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Catching the Drift: Learning Broad Matches from Clickthrough Data. Sonal Gupta , Mikhail Bilenko, Matthew Richardson University of Texas at Austin , Microsoft Research. kw 1 kw 11 kw 12   kw n kw n1 kw n2 . kw 1 kw 2  kw n. Ad Selection and Ranking. Ad 1

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Catching the Drift: Learning Broad Matches from Clickthrough Data

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Catching the drift learning broad matches from clickthrough data l.jpg

Catching the Drift: Learning Broad Matches from Clickthrough Data

Sonal Gupta, Mikhail Bilenko, Matthew Richardson

University of Texas at Austin, Microsoft Research


Introduction l.jpg

kw1

kw11

kw12

kwn

kwn1

kwn2

kw1

kw2

kwn

Ad

Selection

and

Ranking

Ad1

Ad2

Adk

Query

or

Web Page

Broad

Match

Expansion

Keyword

Extraction

Expanded Keywords

Extracted Keywords

Introduction

  • Keyword-based online advertising: bidded keywords are extracted from context

    • Context: query (search ads) or page (content ads)

  • Broad matching: expanding keywords via keyword-to-keywords mapping

    • Example: electric cars tesla, hybrids, toyotaprius, golf carts

  • Broad matching benefits advertisers (increased reach, less campaign tuning), users (more relevant ads), ad platform (higher monetization)

Selected Ads


Identifying broad matches l.jpg

Identifying Broad Matches

  • Good keyword mappings retrieve relevant ads that users click

  • How to measure what is relevant and likely to be clicked?

    • Human judgments: expensive, hard to scale

    • Past user clicks: provide click data for kw → kw’ when user was shown ad(kw') in context of kw

      • Highly available, less trustworthy

  • What similarity functions may indicate relevance of kw → kw' ?

    • Syntactic (edit distance, TF-IDF cosine, string kernels, …)

    • Co-occurrence (in documents, query sessions, bid campaigns, …)

    • Expanded representation (search result snippets, category bags, …)


Approach l.jpg

ϕ1(kw, kw')

ϕn(kw, kw')

Approach

  • Task: train a learner to estimate p(click| kw → kw') for any kw → kw'

  • Data

    • <kw, ad(kw'), click> triples from clickthrough logs, where kw → kw' was suggested by previous broad match mappings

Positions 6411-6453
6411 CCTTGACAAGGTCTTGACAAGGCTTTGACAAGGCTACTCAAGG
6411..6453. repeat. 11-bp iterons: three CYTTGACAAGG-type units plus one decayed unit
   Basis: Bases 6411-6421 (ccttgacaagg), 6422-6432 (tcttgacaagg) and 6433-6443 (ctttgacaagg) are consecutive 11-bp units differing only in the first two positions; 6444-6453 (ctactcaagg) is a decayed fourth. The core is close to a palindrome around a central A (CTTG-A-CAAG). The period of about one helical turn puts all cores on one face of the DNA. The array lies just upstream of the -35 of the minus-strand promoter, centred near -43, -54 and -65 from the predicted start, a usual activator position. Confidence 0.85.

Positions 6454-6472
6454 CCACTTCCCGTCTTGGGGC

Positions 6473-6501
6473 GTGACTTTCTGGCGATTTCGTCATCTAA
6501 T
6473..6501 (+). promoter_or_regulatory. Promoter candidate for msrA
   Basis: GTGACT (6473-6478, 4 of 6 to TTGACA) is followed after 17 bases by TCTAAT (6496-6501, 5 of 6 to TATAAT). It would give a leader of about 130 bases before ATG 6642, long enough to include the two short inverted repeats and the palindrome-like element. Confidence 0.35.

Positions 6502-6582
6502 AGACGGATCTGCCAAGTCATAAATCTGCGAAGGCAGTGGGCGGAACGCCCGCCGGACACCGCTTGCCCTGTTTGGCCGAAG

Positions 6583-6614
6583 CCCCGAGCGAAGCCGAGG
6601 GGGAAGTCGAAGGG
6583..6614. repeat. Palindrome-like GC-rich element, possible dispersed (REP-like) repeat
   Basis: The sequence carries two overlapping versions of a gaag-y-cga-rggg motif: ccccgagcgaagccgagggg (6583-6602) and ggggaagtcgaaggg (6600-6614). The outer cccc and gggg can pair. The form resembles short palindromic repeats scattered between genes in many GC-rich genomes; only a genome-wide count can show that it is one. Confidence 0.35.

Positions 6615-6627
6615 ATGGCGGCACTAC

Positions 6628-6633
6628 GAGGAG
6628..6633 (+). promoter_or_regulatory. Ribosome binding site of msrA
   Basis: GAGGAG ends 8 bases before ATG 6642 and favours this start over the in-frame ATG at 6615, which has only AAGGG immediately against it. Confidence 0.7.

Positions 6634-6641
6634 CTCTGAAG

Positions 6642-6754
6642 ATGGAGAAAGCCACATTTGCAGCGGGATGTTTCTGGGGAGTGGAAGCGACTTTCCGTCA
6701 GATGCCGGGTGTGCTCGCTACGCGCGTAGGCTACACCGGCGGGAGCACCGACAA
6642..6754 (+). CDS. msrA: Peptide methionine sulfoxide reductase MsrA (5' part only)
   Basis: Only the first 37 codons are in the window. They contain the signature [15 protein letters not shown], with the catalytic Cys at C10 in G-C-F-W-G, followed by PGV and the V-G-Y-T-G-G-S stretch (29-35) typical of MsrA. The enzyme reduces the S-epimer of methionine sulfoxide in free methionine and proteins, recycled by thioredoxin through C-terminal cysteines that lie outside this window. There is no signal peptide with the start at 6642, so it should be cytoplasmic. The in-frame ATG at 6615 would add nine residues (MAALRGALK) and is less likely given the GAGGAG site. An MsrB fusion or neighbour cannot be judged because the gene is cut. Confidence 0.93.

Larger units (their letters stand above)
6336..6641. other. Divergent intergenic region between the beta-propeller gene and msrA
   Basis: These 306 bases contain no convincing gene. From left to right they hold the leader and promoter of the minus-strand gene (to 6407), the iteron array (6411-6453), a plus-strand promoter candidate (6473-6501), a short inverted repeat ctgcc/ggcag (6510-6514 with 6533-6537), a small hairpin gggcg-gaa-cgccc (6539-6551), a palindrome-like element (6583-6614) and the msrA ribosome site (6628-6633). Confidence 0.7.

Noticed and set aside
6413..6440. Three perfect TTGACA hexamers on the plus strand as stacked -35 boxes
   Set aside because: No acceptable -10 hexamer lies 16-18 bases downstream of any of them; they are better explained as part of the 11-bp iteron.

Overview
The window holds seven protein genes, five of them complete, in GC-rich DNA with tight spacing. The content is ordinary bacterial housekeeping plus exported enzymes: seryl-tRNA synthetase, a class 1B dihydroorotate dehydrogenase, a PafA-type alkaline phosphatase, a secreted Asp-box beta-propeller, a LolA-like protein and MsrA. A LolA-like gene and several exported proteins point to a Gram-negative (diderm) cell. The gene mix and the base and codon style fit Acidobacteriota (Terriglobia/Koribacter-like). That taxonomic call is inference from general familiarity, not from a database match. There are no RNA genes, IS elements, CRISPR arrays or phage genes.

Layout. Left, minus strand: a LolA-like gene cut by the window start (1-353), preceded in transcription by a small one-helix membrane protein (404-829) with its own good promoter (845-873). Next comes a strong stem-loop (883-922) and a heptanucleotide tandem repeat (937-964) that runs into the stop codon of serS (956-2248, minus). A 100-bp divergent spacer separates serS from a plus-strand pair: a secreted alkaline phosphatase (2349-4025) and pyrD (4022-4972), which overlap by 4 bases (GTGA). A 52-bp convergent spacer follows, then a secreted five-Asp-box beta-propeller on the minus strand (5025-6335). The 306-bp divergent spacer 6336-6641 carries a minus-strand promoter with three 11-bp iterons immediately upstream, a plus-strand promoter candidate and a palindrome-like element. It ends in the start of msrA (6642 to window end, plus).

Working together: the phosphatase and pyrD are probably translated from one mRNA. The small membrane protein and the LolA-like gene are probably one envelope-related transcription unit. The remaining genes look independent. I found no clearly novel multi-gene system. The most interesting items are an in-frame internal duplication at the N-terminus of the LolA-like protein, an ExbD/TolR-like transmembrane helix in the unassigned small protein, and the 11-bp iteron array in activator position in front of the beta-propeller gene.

• Features

    • Convert each pair to a feature vector capturing similarities etc.

      (kw → kw') →

    • For each triple <kw, ad(kw'), click>, create an instance: (ϕ(kw, kw'), click)

  • Learner: max-margin averaged perceptron (strong theory, very efficient)

where ϕi(kw, kw') can be any function of kw, kw' or both


Example creating an instance l.jpg

Example: Creating an Instance

  • Historical broad match clickthrough data: kw kw' ad(kw') click event

  • digital slr canon rebelCanon Rebel Kit for $499click

  • seattle baseballmariners tickets Mariners season ticketsno click

  • Feature functions

  • Instances

  • [0.78 0.001 0.9], 1

  • [0.05 0.02 0.2], 0


Experiments l.jpg

Experiments

  • Data

    • 2 months of previous broad match ads from Microsoft Content Ads logs

      • 1 month for training, 1 month for testing

    • 68 features (syntactic, co-occurrence based, etc.); greedy feature selection

  • Metrics

    • LogLoss:

    • LogLoss Lift: difference between obtained LogLoss and an oracle that has access to empirical p(click | kw → kw') in test set.

    • CTR and revenue results in live test with users


Results l.jpg

Results


Live test results l.jpg

Use CTR prediction to maximize expected revenue

Re-rank mappings to incorporate revenue

+18% revenue, -2% CTR

Live Test Results


Online learning with amnesia l.jpg

Online Learning with Amnesia

  • Advertisers, campaigns, bidded keywords and delivery contexts change very rapidly: high concept drift

  • Recent data is more informative

    • Goal: utilize older data while capturing changes in distributions

  • Averaged Perceptron doesn’t capture drift

  • Solution: Amnesiac Averaged Perceptron

    • Exponential weight decay when averaging hypotheses


Results10 l.jpg

Results


Contributions and conclusions l.jpg

Contributions and Conclusions

learning broad matches from implicit feedback

  • Combining arbitrary similarity measures/features

  • Using clickthrough logs as implicit feedback

  • Amnesiac Averaged Perceptron

    • Exponentially weighted averaging: distant examples “fade out”

    • Online learning adapts to market dynamics


Thank you l.jpg

Thank You!


Features and feature selection l.jpg

Features and Feature Selection

Co-occurrence feature examples:

User search sessions: keywords searched within 10 mins

Advertiser campaigns: keywords co-bidded by the same advertiser

Past clickthrough rates of original and broad matched keywords

Various syntactic similarities

Various existing broad matching lists

and so on…

Feature Selection:

A total of 68 features

Greedy feature selection

13


Additional information l.jpg

Additional Information

  • Estimation of expected value of click over all the ads shown for a broad match mapping E(p(click(ad(kw))|q))

  • Query Expansion vs. Broad Matching

    • Our broad matching algorithm can be extended for query expansion

    • But, broad matching is for a fixed set of bidded keywords

  • Forgetron vs. Amesiac Averaged Perceptron

    • Forgetron maintains a set of budget support vectors: stores examples explicitly and does not take into account all the data

    • AAP: weighted average over all the examples, no need to store examples explicitly


Results15 l.jpg

Results


Slide16 l.jpg

Amnesiac Averaged Perceptron


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